Barco: Larger organizations have the budgets to outsource physical security to companies with dedicated security monitoring and response capabilities. Smaller utilities don’t have the same resources. That’s a risk. Asset hardening is also missing; it’s something that nobody really explains or states what needs to be done or how. Hardening a device means making it more resilient against threat actors. In cybersecurity, that means making that device more secure and resilient to attacks. By hardening a device, you are making it more difficult to break into for hackers. Some devices must be configured and hardened by end-users. Devices should be manufactured to enable hardening to best practices.

PSC: If we think of monitoring intrusion in terms of data and data feeds to a utility, and the devices are transmitting data, are there any asset hardening specs you must comply with? And if so, what are those? Where are those standards pointing to? Are they NIST standards? Do they fall under NERC CIP? Any thoughts on that?

Barco: In our experience, CIP-007 is the most misunderstood and thus most violated of the CIP standards, and because of this, Barco makes sure the bare minimum physical ports on our hardware are operational, and we disable extra features not used. At the same time, we use the bare minimum ports for network communication between our devices. Barco products, prior to any release, whether that is a hardware or software release, are pen tested and scanned against Software Technical Implementation Guides (STIGS) by a third party, and we work through the third-party results and apply any needed patches or fixes to mitigate high NIST scan scores.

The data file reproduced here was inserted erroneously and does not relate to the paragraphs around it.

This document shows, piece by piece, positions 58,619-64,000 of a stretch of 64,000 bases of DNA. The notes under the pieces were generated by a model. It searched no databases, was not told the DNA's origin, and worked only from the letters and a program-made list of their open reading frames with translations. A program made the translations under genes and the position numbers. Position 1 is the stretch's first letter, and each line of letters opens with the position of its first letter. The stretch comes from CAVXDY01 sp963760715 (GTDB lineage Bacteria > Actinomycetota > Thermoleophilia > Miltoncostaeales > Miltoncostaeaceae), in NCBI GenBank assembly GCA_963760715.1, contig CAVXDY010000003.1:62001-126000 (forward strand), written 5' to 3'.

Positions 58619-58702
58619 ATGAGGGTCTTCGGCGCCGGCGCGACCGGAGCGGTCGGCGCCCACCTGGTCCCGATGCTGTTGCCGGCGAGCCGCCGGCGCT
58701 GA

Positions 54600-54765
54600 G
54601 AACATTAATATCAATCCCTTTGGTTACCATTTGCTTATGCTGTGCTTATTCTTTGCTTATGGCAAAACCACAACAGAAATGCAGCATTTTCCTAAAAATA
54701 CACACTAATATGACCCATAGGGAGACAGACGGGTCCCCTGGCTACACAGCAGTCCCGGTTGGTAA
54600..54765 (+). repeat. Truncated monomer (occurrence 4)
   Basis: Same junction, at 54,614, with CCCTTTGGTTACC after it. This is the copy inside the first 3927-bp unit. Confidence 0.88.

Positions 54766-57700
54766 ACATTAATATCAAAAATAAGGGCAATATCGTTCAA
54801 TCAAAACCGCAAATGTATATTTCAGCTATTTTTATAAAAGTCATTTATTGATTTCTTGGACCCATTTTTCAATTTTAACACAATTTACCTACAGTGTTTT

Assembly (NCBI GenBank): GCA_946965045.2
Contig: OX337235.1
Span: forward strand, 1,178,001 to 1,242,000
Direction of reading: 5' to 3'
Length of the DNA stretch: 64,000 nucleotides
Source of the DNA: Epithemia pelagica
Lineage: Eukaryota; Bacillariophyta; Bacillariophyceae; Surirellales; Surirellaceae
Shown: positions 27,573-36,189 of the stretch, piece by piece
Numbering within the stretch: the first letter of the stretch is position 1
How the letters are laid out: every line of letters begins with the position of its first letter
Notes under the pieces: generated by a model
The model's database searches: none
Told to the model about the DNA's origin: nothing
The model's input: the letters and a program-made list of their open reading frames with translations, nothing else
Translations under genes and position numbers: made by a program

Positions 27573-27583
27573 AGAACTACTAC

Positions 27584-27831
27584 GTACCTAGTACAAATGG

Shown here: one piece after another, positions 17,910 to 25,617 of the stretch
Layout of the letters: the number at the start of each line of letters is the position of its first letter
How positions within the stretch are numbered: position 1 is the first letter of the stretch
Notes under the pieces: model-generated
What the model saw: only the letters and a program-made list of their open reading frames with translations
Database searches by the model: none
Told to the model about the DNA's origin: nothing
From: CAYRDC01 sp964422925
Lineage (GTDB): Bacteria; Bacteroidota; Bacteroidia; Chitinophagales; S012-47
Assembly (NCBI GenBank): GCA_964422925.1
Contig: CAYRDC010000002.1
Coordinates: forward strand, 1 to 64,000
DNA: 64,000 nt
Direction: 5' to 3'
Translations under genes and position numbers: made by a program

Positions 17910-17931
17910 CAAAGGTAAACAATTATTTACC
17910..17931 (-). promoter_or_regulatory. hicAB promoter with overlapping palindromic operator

PSC: Are there remote protocols involved with these remote devices that would allow a company like Barco, or a maintenance provider, to access these assets remotely? How do we lock that down and harden that whole process and protocol?

Austin Energy. Photo courtesy of Barco.

Barco: Barco does not have products that allow for direct control of assets inside the control room. What Barco does have is a solution that allows the operator to share a read-only source in the control room outside via a web browser whether on a phone or laptop.  That solution is called SecureStream and is a purpose-built appliance that is a gateway between the DMZ network and the internet.  All communications are secured using encryption and well-known worldwide providers for distribution. Again, everything we do is third-party scanned and pen tested for security.

PSC: Going back to the hardening of assets, do you have best practices that apply to other physical intrusion monitoring devices that would qualify or would give utilities guidance on how to do that and what to think about?

Barco: Unfortunately, we do not! Asset hardening is different for each company and manufacturer. The USB port on a device might need to be active to allow for software updates, or system recovery.  So instead of physically turning it off, a company might elect to secure that port behind a lock or some type of physical security to prevent access and mitigate physical device hacking. The NSA has a public document called “Hardening Network Device” with recommendations on services, interfaces, ports and device access mitigations to support all devices and networks to harden them to reduce the risk of unauthorized access.

Go to part 2 of this conversation between PSC and Barco.